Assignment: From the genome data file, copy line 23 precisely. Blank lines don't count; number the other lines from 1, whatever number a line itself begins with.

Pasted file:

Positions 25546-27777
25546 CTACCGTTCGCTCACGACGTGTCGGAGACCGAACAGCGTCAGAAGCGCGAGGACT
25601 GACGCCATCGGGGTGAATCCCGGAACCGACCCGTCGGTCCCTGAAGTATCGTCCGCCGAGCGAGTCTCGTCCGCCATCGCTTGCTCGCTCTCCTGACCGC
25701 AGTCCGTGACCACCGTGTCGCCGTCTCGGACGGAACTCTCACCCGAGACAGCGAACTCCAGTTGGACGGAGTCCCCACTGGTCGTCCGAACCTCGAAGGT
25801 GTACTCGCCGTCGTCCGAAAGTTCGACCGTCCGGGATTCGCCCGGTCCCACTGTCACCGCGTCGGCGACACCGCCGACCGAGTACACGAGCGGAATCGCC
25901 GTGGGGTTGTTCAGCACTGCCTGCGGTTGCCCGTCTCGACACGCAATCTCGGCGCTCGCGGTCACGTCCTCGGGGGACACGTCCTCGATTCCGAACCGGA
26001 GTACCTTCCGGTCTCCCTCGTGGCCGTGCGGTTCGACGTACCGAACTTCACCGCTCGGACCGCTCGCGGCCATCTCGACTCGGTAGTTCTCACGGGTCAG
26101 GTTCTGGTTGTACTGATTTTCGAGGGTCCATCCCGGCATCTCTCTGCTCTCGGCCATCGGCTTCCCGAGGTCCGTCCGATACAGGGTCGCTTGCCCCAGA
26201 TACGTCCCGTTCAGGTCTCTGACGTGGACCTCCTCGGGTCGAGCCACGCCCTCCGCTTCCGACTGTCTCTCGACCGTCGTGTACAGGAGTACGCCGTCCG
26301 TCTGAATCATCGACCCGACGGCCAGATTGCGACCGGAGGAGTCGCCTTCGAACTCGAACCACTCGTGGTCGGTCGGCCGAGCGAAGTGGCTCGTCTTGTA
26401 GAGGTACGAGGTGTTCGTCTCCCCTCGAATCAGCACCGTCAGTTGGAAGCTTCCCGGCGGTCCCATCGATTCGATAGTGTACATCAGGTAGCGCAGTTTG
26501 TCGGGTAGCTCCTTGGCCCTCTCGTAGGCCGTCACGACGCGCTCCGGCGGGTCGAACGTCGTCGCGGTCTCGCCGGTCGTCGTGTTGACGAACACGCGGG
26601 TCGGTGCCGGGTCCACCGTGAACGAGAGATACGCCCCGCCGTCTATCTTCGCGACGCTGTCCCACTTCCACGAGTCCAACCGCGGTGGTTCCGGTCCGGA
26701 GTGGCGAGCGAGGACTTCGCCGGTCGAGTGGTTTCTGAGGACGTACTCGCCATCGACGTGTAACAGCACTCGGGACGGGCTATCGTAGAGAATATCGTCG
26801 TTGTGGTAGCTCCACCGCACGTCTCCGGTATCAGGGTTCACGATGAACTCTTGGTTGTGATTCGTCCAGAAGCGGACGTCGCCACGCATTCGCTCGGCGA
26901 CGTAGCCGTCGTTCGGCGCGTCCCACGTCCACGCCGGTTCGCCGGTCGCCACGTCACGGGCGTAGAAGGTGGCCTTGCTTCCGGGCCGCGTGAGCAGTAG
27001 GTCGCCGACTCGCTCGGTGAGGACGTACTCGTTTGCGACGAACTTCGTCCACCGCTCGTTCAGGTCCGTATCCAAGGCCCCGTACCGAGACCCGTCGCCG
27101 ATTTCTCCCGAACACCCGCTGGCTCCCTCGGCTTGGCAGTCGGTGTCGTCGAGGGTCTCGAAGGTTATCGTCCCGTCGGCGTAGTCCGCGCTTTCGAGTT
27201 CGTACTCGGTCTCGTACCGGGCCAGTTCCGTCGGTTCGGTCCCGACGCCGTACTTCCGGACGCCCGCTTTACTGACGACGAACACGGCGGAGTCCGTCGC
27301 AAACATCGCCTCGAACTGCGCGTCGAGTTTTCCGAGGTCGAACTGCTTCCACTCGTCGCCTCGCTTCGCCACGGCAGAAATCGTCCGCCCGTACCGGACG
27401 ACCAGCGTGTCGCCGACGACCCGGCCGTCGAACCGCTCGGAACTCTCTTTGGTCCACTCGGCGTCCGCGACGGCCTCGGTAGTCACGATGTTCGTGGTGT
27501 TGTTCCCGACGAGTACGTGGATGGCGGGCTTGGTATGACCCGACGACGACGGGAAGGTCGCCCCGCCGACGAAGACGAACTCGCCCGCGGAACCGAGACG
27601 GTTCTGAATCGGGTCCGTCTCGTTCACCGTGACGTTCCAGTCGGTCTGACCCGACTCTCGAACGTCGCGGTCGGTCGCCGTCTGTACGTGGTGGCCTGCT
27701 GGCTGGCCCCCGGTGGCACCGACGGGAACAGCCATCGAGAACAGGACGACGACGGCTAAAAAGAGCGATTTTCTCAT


27601 GTTCTGAATCGGGTCCGTCTCGTTCACCGTGACGTTCCAGTCGGTCTGACCCGACTCTCGAACGTCGCGGTCGGTCGCCGTCTGTACGTGGTGGCCTGCT